Accusations that Bailey was filing shotgun objections began flying from other candidates’ camps right away. Some hearing officers have so far agreed with the candidates he’s challenged.
Why would a candidate or his or her proxies waste time making shotgun objections if they likely won’t stand? Because that’s time lost for opponents, too. Objections, no matter how flimsy, can take days or weeks to resolve. When they aren’t shotgun objections and are allowed to move forward they involve hours of excruciating, line-by-line examinations of each signature by board staff who hole up in stuffy rooms on the sixth floor of 69 W. Washington. Candidates and their challengers, who flank the board examiner working a computer during the process, either have to spend their own time haggling over whether the signatures should count or hire people to do it for them. If disputes come down to whether a signature is genuine the board has to schedule special examinations with a handwriting expert. This process drains time and money from the opponents’ campaigns, especially if they hire lawyers to help them survive the challenge, as most of Bailey’s competitors have. Challenged candidates can’t securely campaign and raise funds while an objection is pending—it haunts them with the threat of not making it onto the ballot.
As a five-minute hearing dismissing Bailey’s objections to Jennifer Maddox’s petitions wrapped up on December 19, Bailey calmly listened to the hearing officer’s findings in his opponent’s favor. He had objected to every one of Maddox’s 1,700 signatures, and his appendix recapitulation sheets showed clear evidence of objections made without due diligence—in many cases he or his staff had marked objections to blank lines on Maddox’s petitions first (for example, 20 objections on multiple grounds on a sheet with just four signatures), then scribbled out the number of objections to match the total number of signatures on her sheet.
Nevertheless, Bailey’s objection cost Maddox a solid 16 days of Board of Elections hassles and several thousand dollars to election lawyer Michael Dorf. Bailey had also already filed a motion with the Board challenging the hearing officer’s recommendations to dismiss his objections—something that didn’t get resolved in his favor but further foiled Maddox’s campaign.
As hearing officer David Shestokas—himself a two-time candidate for Congress and a retired prosecutor—dryly explained that he was approving Dorf’s motion to strike and dismiss the objection, Bailey attempted to argue that Shestokas was wrong.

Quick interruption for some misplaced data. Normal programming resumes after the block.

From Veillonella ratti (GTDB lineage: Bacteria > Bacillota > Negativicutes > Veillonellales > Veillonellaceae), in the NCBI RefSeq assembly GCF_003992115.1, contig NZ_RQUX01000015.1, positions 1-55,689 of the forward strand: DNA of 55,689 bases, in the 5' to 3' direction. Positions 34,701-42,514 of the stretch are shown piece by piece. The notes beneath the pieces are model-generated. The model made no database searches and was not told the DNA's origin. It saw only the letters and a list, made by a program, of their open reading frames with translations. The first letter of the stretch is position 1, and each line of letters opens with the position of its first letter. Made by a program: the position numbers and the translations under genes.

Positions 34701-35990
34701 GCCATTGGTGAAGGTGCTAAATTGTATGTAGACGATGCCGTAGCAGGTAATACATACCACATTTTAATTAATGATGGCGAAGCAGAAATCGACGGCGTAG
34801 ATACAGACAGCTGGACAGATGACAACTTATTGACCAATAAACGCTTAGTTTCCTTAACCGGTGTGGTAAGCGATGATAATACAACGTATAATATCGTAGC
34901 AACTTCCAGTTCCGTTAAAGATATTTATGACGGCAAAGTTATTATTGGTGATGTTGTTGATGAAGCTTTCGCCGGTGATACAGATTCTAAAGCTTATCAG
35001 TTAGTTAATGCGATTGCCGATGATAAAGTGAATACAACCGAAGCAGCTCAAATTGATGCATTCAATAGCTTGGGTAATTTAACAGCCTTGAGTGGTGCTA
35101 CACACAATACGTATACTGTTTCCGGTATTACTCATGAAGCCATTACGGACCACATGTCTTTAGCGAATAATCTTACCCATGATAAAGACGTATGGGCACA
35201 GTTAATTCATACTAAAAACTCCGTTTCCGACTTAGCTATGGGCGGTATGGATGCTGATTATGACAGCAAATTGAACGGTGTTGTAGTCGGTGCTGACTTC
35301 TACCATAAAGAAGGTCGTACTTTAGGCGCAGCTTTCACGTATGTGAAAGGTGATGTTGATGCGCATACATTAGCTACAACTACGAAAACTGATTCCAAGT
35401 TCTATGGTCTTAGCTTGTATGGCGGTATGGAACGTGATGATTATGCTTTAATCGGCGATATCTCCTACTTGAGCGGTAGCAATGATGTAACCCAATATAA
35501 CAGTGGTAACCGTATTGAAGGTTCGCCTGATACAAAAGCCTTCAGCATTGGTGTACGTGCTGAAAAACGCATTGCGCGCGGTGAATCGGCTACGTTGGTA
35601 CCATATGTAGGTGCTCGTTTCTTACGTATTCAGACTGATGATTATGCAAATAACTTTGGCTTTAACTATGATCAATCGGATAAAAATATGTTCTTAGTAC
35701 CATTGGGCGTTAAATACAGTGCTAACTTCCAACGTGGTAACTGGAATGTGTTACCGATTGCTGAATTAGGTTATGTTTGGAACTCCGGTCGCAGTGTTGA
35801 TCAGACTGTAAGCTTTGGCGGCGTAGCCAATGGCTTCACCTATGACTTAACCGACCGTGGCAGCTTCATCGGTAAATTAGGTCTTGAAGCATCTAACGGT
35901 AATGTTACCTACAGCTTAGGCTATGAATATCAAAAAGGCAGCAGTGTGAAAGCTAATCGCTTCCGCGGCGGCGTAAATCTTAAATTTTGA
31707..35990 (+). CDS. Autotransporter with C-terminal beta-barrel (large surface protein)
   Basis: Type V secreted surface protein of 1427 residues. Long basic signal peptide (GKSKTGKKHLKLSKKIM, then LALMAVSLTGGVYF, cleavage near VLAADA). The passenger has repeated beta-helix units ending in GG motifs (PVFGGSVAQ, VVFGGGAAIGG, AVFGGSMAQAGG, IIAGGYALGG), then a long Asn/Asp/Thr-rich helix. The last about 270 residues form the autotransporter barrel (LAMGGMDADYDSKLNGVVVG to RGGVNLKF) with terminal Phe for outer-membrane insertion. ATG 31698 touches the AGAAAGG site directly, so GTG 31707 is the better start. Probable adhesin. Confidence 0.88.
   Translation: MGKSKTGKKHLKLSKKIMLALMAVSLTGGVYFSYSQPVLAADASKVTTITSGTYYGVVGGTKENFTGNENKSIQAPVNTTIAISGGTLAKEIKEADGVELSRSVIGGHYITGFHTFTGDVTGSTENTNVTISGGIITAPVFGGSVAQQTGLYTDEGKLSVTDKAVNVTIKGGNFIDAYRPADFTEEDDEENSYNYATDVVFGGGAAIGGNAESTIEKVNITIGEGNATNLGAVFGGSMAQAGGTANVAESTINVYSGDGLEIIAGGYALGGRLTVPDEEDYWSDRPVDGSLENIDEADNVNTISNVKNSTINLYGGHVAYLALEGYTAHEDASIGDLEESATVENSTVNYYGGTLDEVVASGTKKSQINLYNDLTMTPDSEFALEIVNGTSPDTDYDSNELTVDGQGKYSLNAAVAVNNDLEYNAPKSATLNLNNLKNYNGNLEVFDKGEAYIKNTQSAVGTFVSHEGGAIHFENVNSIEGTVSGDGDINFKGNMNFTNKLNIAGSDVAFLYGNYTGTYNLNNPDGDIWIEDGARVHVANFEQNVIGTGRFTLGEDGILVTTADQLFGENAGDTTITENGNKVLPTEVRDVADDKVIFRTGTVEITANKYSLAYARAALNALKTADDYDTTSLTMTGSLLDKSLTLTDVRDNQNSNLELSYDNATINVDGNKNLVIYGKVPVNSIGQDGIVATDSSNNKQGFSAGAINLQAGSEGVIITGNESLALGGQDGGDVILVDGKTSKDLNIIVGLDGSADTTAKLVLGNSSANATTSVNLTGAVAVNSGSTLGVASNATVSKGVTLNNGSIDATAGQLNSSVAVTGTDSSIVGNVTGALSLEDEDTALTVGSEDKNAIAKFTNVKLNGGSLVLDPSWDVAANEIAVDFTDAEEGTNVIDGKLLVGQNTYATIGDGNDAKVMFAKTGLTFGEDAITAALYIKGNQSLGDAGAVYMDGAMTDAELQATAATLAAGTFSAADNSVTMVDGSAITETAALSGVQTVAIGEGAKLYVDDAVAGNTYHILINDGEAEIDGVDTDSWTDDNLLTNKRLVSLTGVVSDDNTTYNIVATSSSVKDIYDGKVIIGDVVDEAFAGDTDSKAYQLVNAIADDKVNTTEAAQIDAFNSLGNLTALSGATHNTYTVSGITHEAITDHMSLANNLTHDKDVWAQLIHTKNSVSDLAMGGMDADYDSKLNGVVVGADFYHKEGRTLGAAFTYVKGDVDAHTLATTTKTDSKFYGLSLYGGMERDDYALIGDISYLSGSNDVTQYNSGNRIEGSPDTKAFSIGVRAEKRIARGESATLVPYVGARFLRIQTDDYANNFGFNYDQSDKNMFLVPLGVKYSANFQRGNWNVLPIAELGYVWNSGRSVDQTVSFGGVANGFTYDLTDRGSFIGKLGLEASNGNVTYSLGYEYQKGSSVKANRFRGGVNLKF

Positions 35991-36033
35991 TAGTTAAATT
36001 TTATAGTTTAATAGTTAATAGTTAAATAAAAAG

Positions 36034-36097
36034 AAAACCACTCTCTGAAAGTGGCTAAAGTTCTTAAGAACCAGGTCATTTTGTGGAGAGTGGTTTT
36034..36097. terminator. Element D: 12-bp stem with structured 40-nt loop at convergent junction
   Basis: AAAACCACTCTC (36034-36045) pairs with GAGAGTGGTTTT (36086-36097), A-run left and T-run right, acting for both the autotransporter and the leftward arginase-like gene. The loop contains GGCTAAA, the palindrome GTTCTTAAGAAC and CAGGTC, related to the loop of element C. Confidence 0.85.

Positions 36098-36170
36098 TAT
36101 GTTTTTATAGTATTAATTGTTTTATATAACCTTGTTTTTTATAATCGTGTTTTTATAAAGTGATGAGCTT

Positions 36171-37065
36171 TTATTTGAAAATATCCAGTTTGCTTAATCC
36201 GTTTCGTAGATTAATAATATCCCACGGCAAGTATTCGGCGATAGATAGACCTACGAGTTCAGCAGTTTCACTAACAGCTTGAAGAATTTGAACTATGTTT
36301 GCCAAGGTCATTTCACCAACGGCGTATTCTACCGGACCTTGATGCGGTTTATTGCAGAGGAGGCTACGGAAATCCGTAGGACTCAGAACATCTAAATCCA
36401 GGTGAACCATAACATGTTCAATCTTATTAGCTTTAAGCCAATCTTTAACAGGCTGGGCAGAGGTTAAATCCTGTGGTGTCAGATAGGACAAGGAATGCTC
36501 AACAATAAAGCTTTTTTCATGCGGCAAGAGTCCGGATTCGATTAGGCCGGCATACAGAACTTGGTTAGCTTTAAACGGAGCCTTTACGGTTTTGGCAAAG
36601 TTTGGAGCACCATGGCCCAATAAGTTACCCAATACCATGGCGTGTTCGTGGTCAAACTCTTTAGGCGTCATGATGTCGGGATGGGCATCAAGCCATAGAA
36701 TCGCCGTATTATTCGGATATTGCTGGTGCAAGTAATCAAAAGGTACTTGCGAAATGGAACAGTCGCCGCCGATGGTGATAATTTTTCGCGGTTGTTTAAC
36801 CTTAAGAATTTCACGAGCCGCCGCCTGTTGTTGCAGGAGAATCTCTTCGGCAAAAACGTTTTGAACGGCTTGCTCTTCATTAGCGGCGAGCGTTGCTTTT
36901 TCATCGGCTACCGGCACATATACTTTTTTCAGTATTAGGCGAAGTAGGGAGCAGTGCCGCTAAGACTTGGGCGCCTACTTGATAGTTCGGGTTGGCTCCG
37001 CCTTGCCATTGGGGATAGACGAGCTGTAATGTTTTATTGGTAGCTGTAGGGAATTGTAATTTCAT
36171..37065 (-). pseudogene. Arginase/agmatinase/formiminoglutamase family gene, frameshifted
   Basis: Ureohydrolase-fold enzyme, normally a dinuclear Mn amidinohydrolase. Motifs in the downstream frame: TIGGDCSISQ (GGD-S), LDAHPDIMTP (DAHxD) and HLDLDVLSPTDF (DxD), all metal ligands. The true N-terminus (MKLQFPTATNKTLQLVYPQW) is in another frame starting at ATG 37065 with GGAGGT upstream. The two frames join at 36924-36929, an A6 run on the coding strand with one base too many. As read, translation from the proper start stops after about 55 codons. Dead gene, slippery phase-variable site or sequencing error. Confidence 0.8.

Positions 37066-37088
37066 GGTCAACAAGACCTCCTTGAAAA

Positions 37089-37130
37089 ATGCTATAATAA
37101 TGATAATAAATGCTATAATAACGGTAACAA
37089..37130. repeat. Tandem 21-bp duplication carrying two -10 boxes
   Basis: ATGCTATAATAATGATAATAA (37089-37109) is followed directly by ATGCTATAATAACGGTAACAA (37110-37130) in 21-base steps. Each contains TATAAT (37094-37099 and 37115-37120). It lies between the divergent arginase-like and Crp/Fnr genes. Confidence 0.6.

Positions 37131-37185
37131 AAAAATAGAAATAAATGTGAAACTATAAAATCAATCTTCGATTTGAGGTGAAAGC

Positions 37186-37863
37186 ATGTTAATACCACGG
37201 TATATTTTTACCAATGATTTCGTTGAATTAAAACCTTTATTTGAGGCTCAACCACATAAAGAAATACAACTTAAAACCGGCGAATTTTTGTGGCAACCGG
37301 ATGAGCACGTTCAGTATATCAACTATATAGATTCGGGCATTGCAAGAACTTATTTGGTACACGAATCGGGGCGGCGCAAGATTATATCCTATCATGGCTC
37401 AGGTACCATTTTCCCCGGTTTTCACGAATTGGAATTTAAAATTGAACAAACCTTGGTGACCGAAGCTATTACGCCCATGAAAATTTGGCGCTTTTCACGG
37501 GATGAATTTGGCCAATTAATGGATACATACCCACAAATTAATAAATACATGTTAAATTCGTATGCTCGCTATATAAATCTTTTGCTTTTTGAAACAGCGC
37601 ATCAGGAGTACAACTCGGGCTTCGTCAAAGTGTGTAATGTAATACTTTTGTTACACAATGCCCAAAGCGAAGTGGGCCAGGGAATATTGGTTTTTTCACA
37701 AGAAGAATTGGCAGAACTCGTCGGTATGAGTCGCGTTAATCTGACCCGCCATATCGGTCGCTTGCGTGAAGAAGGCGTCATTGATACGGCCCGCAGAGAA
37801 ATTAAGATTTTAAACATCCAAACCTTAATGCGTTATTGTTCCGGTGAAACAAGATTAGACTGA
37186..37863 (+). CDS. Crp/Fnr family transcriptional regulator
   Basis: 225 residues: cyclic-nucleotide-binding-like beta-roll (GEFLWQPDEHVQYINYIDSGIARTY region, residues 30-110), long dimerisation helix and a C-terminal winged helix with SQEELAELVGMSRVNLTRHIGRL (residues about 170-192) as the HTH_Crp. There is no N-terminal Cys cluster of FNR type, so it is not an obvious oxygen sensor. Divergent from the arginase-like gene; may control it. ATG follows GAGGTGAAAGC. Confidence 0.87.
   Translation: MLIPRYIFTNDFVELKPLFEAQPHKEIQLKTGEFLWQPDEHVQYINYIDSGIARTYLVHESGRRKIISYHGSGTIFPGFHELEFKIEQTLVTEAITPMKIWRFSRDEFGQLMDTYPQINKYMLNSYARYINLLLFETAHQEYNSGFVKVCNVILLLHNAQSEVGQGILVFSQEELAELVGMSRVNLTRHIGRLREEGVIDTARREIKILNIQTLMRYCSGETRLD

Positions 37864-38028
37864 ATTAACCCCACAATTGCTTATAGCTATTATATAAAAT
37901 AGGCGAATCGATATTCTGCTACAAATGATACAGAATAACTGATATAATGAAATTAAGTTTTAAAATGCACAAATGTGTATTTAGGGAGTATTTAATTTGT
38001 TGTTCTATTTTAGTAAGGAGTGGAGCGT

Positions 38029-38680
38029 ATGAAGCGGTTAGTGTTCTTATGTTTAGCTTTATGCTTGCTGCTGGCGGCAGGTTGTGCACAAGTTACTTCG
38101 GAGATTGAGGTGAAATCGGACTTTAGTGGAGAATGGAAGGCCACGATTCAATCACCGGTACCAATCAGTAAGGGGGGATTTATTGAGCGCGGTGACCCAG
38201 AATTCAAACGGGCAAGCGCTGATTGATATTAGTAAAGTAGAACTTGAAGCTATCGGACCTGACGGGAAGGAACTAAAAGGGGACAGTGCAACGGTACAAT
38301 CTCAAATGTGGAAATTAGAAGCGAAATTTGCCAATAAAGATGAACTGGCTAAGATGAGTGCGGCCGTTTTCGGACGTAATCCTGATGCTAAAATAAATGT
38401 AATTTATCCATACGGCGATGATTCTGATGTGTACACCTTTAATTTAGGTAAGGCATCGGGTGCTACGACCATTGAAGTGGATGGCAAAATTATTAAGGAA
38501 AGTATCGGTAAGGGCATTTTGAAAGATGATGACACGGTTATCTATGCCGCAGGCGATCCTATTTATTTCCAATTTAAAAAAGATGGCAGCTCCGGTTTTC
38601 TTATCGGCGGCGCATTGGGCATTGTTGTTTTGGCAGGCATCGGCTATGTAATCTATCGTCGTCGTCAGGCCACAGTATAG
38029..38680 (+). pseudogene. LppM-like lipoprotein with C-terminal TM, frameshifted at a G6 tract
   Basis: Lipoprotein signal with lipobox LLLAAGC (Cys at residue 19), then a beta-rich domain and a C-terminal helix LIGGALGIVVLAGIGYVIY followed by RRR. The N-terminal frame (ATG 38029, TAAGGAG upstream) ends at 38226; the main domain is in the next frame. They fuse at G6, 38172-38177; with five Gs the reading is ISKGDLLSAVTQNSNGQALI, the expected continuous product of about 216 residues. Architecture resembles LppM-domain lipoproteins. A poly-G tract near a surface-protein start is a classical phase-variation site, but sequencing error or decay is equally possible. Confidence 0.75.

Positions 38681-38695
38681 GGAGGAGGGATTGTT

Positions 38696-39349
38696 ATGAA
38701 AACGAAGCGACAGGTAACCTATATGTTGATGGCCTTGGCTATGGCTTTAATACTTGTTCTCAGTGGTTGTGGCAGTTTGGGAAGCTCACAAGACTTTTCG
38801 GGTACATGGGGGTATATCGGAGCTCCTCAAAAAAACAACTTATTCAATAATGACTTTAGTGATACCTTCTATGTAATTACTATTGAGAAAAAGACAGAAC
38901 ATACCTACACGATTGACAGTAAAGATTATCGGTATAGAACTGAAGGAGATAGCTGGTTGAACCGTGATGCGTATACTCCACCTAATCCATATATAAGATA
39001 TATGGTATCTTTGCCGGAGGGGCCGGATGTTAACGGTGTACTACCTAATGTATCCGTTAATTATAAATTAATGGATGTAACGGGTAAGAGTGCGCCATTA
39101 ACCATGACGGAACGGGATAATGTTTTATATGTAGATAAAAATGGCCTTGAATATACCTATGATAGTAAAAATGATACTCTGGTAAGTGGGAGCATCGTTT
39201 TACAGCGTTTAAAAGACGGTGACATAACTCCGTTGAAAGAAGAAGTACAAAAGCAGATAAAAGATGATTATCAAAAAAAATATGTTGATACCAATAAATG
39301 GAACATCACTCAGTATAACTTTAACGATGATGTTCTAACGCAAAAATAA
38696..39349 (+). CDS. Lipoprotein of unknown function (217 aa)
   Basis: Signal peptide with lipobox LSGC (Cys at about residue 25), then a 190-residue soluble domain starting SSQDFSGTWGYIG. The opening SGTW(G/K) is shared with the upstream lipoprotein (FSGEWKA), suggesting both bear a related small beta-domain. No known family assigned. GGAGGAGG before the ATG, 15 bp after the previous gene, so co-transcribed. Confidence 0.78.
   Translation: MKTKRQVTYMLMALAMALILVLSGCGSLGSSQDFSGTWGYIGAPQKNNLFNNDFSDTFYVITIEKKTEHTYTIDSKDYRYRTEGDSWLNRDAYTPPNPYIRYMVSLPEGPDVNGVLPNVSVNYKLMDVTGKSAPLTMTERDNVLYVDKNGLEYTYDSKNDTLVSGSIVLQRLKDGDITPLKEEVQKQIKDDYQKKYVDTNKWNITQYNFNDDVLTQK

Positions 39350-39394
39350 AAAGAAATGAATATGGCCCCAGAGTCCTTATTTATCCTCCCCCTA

“We’re not taking any evidence,” Shestokas said.
“So there’s no discussion on the recommendation?” Bailey asked tentatively, his lips curling into a sheepish smile. When he doesn’t get his way Bailey doesn’t get mad or raise his voice but does appear ever-ready to deliver an even-toned, often tedious defense of his position if given a chance to make it.
“No sir,” Shestokas answered. Still, he allowed Bailey a moment to speak, which he used to hold forth about the hearing officer’s “inconsistent” and “not proper” decision.
“Every mistake that was pointed out [in my objection] was considered to be in bad faith and I don’t believe those were examples of bad faith,” Bailey said. “I believe objecting to those blank lines makes all the sense in the world,” he continued, making the mind-bending argument that he had no way of knowing that Maddox wouldn’t somehow try to claim the blank lines had signatures on them.
Dorf propped his white-haired, white-mustachioed head on his hand as he waited for Bailey to complete his statements. A veteran election attorney who represented Barack Obama in his early runs for public office, Dorf, with his genteel three-piece suit and bow tie, gave the impression of someone who had seen it all over the years. In an interview a few days prior, Dorf had calmly described Bailey’s challenge as “fraudulent” but a well-known machine tactic.
Dorf had no doubt that Shestokas would decide in Maddox’s favor. He handled the hearings on his own, leaving his client, the candidate, to campaign. After the hearing I asked Bailey why he wasn’t also working with a lawyer, preferring instead to waste his own campaign time hiking to the Board offices nearly every day and sitting through hearings that may last over an hour.
“I don’t think a lawyer is super necessary at this point,” he began, “but when I believe it is, a lawyer will be used.” Bailey suggested that hearing officers are biased against pro se objectors like himself and that a cliquish “culture of civility” among the legal experts wheeling and dealing in these basement rooms puts him at a disadvantage. Yet his apparent disinterest in legal representation may be an indication of his actual motivation in filing objections: not necessarily to win a legal battle but to exhaust his competition into throwing in the towel on their campaigns.
That’s certainly how Bailey’s opponents and their representatives see his copious challenges. And many have more biting things to say about him than Dorf does.